Unrest has continued in the Danish capital, Copenhagen, for a third night but a heavy police presence has prevented any serious violence.
Fires were lit at a number of locations but protests in the Noerrebro and Christiania districts were dispersed.
About 50 arrests were made overnight, bringing to more than 600 those held since the unrest began on Thursday.
The riots started after an anti-terror squad raid to evict squatters from the Youth House (Ungdomshuset) building.
In the worst clash on Saturday night more than 30 people were arrested near the enclave of Christiania after protesters built and then lit barricades.
Molotov cocktails were thrown in a protest in Noerrebro but it was quelled by the heavy police presence.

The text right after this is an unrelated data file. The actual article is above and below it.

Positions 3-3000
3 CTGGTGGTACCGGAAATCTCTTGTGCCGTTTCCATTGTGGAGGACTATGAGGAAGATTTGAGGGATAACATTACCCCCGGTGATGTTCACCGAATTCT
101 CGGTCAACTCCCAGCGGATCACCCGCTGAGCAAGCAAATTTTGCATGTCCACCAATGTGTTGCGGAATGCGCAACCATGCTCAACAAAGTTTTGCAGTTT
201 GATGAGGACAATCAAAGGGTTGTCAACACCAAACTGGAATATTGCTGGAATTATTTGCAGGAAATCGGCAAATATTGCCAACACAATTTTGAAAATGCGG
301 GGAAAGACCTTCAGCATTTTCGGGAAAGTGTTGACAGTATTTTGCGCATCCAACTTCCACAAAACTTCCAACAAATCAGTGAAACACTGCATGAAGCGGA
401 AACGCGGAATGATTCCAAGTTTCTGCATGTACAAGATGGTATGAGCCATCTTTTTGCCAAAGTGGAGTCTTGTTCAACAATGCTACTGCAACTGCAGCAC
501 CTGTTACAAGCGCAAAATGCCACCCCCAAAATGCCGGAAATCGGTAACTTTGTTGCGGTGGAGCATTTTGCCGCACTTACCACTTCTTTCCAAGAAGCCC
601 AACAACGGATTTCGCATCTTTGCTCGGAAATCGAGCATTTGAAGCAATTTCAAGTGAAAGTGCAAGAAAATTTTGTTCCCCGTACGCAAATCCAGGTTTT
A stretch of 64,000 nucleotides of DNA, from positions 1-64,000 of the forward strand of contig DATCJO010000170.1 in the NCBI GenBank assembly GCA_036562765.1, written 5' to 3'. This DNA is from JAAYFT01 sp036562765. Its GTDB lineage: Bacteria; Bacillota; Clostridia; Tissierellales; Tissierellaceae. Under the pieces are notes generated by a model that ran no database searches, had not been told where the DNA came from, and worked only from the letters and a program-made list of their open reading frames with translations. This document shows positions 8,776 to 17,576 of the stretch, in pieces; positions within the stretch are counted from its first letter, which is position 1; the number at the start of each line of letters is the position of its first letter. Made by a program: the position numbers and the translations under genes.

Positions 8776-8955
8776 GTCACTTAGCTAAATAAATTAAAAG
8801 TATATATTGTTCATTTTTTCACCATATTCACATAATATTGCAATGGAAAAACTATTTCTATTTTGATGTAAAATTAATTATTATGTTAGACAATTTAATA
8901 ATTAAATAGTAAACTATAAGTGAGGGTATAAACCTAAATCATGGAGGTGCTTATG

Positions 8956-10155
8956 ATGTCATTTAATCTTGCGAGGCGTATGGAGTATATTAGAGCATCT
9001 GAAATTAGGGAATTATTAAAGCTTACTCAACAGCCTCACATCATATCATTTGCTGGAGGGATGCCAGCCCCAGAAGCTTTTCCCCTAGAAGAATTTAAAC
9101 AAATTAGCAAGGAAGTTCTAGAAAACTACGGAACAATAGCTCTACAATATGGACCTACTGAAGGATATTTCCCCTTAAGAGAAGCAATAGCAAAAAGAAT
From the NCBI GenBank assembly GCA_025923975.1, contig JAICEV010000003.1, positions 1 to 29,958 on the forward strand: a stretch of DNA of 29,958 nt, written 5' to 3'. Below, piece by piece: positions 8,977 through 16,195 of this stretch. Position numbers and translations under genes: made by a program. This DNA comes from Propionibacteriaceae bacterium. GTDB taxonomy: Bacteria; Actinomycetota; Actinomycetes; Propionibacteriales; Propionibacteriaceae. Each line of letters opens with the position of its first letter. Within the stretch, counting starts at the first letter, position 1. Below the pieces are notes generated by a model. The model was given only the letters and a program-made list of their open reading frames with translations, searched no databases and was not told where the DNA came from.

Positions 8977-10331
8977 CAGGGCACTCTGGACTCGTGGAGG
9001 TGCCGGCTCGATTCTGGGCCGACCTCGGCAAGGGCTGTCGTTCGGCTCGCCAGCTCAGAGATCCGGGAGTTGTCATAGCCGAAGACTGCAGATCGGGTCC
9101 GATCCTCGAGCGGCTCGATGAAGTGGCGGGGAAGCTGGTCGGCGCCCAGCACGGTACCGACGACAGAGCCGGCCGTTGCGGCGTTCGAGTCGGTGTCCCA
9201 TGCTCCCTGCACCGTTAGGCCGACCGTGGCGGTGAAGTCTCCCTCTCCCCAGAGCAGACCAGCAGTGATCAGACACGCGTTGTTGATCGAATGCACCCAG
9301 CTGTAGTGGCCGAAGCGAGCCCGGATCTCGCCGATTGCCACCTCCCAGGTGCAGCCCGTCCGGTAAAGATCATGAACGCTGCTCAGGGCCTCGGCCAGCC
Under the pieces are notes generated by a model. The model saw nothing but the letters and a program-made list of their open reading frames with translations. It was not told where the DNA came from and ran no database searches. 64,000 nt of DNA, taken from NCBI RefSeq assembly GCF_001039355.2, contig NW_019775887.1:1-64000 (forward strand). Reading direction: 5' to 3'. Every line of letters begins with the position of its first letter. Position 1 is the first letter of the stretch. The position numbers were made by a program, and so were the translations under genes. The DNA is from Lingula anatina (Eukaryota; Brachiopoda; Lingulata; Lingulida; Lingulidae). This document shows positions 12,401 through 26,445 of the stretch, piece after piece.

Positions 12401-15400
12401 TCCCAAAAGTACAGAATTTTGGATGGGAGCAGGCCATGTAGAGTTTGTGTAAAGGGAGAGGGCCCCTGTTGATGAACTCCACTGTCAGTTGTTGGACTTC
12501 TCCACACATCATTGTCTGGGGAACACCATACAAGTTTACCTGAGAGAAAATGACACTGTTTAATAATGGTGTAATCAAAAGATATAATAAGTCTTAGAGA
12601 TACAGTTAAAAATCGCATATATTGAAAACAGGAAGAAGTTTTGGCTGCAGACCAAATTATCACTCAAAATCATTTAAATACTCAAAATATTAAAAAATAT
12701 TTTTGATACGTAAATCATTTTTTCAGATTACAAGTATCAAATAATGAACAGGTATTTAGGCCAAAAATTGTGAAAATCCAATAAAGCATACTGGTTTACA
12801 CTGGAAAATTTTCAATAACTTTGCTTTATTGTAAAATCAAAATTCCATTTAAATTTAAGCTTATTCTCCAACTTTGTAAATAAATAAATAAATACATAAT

Police had been reinforced from other districts and had brought in security vans from Sweden.
There had been fears of major disturbances as protest organisers tried to rally supporters through text messages.
Police spokesman Lars Borg said: "We are very happy that the situation was so quiet. The people who want to demonstrate have been more... aware that the things they are doing are not the right things to do."
Police said they arrested about 100 activists in raids on houses, schools and hostels. About half were foreigners who police said would be expelled.
Earlier on Saturday, 2,000 people attended a peaceful demonstration.
Left-wing activists have occupied the youth centre in the Noerrebro district since 1982, but it was sold by the city in 2000 to a Christian fundamentalist group.
That group obtained a court eviction order last year - but the activists vowed not to leave, saying the council had no right to sell the building while it was still in use.
Last December, a protest in Copenhagen against the eviction plans turned violent, and more than 300 people were arrested.